Census Bureau facing huge cost increase, possible delays in 2010 effort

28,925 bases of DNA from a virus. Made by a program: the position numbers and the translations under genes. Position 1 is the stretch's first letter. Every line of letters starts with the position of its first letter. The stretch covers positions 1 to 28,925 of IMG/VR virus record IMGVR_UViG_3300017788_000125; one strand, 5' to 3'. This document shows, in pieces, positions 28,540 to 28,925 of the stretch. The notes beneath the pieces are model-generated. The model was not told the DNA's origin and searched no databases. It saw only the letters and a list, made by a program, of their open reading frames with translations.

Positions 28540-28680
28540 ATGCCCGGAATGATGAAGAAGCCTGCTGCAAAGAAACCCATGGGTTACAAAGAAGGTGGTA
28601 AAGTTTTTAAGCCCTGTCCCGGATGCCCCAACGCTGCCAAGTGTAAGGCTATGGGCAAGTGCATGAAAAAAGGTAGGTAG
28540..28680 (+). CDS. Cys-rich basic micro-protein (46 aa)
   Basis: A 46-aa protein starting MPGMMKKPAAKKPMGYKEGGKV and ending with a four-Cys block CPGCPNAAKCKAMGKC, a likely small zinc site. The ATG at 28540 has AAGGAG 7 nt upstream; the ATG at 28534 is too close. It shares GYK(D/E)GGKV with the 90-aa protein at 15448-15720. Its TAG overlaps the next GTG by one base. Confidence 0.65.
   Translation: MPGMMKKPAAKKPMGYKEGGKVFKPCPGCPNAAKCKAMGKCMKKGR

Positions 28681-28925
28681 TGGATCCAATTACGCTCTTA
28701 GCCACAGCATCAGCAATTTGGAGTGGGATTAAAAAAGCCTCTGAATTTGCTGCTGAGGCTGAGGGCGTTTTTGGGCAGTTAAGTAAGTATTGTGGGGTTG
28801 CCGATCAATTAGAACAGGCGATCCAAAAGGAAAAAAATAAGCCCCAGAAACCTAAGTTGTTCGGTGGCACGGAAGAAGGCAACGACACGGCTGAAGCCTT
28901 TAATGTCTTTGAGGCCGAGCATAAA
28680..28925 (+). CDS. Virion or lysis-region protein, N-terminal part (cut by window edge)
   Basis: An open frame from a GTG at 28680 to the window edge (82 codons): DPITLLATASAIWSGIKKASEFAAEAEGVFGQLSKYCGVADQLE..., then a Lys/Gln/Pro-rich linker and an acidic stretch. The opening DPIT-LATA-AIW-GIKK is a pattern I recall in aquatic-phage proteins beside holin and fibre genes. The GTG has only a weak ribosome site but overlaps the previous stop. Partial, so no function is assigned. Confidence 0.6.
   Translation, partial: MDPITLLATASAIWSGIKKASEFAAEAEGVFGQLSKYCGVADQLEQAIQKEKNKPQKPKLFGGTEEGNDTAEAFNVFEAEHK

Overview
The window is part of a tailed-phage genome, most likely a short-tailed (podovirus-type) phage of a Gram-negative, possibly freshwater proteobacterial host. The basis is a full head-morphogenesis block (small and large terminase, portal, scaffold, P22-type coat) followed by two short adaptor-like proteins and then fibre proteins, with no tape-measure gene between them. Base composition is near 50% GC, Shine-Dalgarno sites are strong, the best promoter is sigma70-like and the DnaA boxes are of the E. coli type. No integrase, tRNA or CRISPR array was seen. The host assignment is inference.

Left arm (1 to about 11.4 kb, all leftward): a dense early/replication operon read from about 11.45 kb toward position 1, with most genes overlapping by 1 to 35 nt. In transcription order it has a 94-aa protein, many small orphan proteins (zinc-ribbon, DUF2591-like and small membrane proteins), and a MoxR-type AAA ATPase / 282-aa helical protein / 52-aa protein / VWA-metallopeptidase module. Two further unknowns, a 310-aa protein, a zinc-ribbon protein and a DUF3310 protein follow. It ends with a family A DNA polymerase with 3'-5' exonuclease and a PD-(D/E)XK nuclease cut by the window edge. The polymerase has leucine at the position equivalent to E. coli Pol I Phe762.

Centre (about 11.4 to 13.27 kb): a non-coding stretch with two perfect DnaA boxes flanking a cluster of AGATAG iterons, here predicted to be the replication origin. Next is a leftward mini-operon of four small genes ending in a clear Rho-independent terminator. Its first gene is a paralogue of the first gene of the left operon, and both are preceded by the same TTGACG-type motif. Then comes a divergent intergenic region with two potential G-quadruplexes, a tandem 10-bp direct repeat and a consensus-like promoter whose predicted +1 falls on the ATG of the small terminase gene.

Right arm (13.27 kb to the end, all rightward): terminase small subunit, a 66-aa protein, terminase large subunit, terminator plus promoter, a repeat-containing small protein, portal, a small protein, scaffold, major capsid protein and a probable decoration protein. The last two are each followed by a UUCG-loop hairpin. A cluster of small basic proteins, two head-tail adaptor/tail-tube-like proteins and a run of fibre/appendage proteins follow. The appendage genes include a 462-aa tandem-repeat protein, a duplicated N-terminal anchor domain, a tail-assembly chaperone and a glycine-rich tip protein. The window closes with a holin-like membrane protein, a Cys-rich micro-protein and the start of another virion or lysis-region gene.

The 2010 Census is at serious risk of massive cost increases and delays caused by problems with a contract to develop handheld computers that the Census Bureau plans to use to collect data.Because of the problems, costs for the decennial census could increase by between $600 million to $2 billion, according to testimony given by the Government Accountability Office Wednesday at a hearing of the Senate Homeland Security and Governmental Affairs Committee. The increase would be on top of the $11.8 billion the bureau estimates the census will cost.The problems with the contract are so great that the GAO took the unusual step of adding the project to its list of high-risk programs during mid-year. Typically, GAO adds programs to its risk list every two years at the beginning of new Congresses. GAO has added programs during mid-sessions only four times. "So serious is the crisis that if it is not dealt with immediately, it could threaten the integrity of the 2010 count," said Sen. Tom Coburn, R-Okla., in his opening statement at the hearing. "We now find ourselves facing a situation in which we might have to revert to conducting the census entirely by paper -- no differently than it was done in the 19th century." The source of the trouble is the Field Data Collection Automation Contract, which the bureau awarded in 2006 to Harris Corp. for $595 million. Under the contract, Harris is developing handheld computers for 525,000 enumerators who will use them to collect data from Americans who do not send in their census forms. Since awarding the contract, the project has experienced problems, including changing system requirements, which have caused costs to increase and the bureau to miss deadlines. At the hearing, Commerce Secretary Carlos Gutierrez acknowledged in blunt terms that "significant miscommunication concerning technical requirements between the Census Bureau and Harris" were a main reason for the failings. David Powner, director of information technology management issues at GAO, said final requirements for the FDCA program were not delivered to Harris until Jan. 16. For years, the bureau's top executives have downplayed any perceptions that the contract was in trouble. Most recently, at a Dec. 11 hearing of the House Subcommittee on Information Policy, Census and National Archives, former Census Director Charles Louis Kincannon blamed the delays on Congress' inability to pass the bureau's budget and downplayed the nature of the program's shortcomings. However, at Wednesday's hearing, Gutierrez testified that "the problem was more significant than had been conveyed in the Dec. 11 hearing" and admitted that the Census Bureau and Harris "could have done things differently and better over the past couple years." "This is a case of classic risk mismanagement," said Bob Charette, a risk management expert who consults with federal agencies. "Very early in the contract, [the Census Bureau] should have realized they did not do some of things they should have for a large-scale automation like this. Doing it now is like locking the barn door after the horse is gone." Gutierrez and Steven Murdock, who recently replaced Kincannon as head of the bureau, offered four options to fix the contract's problems. Under one, called the baseline option, Harris and the Census Bureau would complete the FDCA project as planned, while each of the other options progressively remove a number of functionalities of the handhelds, with those functions being completed by paper. The $600 million to $2 billion estimate of the cost increase depends largely on which option is chosen. But sources expressed doubt about that estimate because the bureau cannot accurately predict the cost and timeframe of the 2010 census at this time.